(2012) for flute, cello, piano – 10 Minutes

Work Description

Commissioned by: Noise Watchers Unlimited
Published by: Composers Edition
Category: Works for 2-6 Players
Year Composed: 2012
Duration: 10 Minutes
Orchestration: flute, cello, piano
Availability: For Sale at Composers Edition
First performance:
1 July 2012 at Sixthfloor, Neimillen, Koerich Luxembourg (Cathy Krier, Aniela Stoffels and Eva Boesch)

Somnus is inspired by the science of sleep and polysomnographic recordings of brain waves, eye movements and neck muscle tension. The ten-minute duration of the piece mimics the cyclic staged of an 8-hour night for each of the performers. In real life, a sleep cycle lasts between 80 and 110 minutes and moves through different phases of sleep – from light sleep to a deeper, slow wave sleep and ending each time with the REM (Rapid Eye Movement) phase, in which dreams are particularly vivid as the brain functions here at a similar level than in an awake state.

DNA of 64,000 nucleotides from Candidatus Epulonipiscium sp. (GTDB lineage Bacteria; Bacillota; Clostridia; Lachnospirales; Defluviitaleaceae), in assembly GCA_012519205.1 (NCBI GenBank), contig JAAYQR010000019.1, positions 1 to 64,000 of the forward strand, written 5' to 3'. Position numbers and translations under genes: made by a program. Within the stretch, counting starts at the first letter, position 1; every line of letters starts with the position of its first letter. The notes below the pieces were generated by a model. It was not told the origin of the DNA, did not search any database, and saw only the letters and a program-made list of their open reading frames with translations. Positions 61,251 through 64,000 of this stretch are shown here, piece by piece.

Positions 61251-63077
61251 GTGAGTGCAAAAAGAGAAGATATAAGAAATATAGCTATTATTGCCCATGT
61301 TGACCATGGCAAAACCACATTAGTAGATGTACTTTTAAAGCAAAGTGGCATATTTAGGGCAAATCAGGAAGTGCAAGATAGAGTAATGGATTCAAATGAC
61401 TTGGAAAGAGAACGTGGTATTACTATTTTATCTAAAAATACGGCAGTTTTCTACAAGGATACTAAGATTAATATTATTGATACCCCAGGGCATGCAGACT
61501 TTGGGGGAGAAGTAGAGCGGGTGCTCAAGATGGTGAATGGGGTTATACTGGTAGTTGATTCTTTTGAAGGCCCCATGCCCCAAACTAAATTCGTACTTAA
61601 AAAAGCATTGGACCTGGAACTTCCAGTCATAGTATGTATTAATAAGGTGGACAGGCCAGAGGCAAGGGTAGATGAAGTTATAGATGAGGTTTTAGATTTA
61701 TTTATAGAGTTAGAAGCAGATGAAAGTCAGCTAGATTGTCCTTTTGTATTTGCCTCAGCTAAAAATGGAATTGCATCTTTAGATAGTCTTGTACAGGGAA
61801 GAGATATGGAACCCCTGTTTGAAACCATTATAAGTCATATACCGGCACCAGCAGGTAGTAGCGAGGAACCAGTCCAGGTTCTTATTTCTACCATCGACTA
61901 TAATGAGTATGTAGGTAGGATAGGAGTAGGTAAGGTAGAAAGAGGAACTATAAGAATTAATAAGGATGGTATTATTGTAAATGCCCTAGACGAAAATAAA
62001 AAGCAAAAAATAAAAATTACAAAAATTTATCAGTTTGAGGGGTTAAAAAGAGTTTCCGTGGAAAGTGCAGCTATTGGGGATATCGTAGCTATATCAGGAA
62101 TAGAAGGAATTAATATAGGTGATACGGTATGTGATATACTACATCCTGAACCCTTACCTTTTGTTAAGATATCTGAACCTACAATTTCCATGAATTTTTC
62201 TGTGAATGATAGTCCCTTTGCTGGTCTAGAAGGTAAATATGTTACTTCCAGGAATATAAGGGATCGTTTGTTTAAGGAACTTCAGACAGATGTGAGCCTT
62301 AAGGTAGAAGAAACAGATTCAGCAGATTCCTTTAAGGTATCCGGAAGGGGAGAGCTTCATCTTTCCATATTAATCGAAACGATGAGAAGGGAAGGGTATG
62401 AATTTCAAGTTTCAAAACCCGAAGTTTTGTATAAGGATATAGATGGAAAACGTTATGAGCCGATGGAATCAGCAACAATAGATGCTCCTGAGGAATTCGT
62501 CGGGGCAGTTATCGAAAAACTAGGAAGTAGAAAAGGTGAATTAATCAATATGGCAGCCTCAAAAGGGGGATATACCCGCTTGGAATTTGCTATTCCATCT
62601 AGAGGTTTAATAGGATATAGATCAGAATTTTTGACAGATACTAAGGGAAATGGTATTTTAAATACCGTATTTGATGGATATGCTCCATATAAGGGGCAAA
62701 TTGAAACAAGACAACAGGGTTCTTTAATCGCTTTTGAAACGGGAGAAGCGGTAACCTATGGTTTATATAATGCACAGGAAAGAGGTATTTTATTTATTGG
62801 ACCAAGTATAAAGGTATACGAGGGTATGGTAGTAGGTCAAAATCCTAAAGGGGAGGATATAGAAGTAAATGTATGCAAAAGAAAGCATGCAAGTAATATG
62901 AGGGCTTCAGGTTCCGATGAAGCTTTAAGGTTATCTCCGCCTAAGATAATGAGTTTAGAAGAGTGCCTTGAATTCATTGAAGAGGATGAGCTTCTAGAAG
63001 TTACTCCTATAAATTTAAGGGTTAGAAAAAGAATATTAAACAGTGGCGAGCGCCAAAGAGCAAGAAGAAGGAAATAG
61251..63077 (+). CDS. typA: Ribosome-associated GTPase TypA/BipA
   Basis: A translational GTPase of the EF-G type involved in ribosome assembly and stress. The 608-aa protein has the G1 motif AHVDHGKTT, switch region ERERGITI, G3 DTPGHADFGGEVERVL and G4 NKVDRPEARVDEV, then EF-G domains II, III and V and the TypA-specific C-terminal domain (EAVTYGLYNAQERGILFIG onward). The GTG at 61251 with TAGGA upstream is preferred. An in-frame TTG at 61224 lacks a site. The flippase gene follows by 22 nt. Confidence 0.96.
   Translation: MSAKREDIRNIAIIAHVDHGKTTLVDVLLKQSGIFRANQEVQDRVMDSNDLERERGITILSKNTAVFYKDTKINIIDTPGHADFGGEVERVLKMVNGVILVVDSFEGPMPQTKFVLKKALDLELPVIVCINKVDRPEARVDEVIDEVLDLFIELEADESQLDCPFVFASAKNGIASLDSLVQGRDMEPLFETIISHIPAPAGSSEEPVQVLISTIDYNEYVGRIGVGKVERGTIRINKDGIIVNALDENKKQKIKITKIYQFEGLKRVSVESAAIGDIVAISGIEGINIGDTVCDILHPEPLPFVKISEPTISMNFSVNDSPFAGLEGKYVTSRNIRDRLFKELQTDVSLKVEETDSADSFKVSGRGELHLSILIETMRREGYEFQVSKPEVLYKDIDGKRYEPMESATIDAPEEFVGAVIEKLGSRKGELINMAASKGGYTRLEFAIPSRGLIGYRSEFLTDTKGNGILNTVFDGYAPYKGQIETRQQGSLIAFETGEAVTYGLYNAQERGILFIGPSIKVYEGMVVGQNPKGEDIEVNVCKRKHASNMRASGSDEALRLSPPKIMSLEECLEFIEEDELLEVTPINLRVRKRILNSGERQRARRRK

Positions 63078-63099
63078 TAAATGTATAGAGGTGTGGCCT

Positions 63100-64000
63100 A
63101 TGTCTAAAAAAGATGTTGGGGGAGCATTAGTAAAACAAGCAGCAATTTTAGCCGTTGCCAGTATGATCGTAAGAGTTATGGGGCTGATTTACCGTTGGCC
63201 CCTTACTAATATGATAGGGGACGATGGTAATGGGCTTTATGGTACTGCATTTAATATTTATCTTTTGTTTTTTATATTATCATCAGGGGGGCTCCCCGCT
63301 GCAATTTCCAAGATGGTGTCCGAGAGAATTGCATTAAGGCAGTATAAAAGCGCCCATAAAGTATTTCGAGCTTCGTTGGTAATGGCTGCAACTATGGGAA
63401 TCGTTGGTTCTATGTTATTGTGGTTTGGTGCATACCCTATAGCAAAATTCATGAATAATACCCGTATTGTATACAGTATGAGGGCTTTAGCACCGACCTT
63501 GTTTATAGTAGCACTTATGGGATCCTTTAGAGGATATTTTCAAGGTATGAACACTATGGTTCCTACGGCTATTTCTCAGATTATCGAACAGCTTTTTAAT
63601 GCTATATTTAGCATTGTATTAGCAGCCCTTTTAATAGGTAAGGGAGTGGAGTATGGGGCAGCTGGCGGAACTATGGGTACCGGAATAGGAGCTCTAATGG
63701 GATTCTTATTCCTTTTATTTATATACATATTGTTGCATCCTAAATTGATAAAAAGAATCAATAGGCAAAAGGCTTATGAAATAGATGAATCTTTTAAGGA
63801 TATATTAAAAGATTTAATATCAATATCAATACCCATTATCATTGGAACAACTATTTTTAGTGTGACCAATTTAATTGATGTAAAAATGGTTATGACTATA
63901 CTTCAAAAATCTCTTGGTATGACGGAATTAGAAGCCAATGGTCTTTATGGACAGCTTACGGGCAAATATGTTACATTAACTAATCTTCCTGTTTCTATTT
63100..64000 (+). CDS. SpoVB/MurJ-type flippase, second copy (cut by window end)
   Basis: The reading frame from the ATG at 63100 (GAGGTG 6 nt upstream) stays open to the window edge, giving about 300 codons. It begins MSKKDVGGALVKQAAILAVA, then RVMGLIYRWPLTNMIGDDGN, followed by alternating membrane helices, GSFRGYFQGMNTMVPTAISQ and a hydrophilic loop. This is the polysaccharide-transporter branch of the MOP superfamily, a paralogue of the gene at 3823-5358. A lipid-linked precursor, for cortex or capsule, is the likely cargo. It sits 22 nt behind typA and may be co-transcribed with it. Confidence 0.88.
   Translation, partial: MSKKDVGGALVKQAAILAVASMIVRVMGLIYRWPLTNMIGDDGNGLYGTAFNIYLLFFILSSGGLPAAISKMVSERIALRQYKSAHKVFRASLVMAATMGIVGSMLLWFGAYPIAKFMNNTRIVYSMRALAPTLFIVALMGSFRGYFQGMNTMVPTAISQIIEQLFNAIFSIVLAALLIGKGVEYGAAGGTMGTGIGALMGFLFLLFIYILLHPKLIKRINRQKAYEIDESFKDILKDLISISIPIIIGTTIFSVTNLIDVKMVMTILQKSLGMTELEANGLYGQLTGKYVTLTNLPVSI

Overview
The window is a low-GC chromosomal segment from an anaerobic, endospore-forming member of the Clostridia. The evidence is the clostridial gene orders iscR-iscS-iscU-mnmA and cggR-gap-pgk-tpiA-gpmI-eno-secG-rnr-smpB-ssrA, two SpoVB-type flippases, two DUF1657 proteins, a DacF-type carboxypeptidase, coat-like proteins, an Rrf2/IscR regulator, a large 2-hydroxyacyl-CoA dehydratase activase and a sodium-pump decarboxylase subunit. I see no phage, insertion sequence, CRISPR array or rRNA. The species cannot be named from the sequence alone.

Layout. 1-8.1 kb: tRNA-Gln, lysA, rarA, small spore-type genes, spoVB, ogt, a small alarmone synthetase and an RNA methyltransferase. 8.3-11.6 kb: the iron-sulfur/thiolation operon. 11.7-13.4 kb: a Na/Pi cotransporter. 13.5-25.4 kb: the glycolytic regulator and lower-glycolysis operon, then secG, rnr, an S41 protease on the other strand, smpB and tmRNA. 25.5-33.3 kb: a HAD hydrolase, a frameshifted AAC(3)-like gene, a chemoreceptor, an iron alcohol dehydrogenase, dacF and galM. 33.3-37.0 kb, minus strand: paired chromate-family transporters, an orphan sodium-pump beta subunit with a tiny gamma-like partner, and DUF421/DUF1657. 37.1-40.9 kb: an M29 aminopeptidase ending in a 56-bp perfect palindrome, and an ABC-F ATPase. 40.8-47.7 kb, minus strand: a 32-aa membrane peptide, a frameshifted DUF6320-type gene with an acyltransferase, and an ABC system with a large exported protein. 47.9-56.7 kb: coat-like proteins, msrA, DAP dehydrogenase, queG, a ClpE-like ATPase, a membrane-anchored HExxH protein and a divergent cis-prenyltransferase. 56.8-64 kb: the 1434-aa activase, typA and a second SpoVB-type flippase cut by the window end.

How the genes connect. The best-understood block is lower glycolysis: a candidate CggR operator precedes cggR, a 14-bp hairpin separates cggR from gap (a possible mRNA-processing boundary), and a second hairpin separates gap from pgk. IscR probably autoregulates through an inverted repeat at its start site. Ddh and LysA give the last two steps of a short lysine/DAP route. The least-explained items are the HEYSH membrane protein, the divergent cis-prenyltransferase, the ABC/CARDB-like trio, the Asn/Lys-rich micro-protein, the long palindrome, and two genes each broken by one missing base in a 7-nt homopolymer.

Each of these three phases shows differences in brain wave activity. Whereas the Slow Wave Sleep is predominant at the beginning of the night, towards the morning the REM phase increases in duration with each new cycle. During these different phases, the brain works on processing and compartmentalising information that it has encountered during the day.

While the duration of each of these phases also depends on age – newborns for example will be in a state of ‘active sleep’ likened to the REM phase in adults for most of their sleeping time – each phase seems equally important in accomplishing specific tasks for the brain’s functions. Awake, our brains process alpha and beta waves which are replaced by theta waves when we fall asleep. Delta waves appear subsequently in the slow wave phase and are replaced by saw-tooth waves in the REM stages.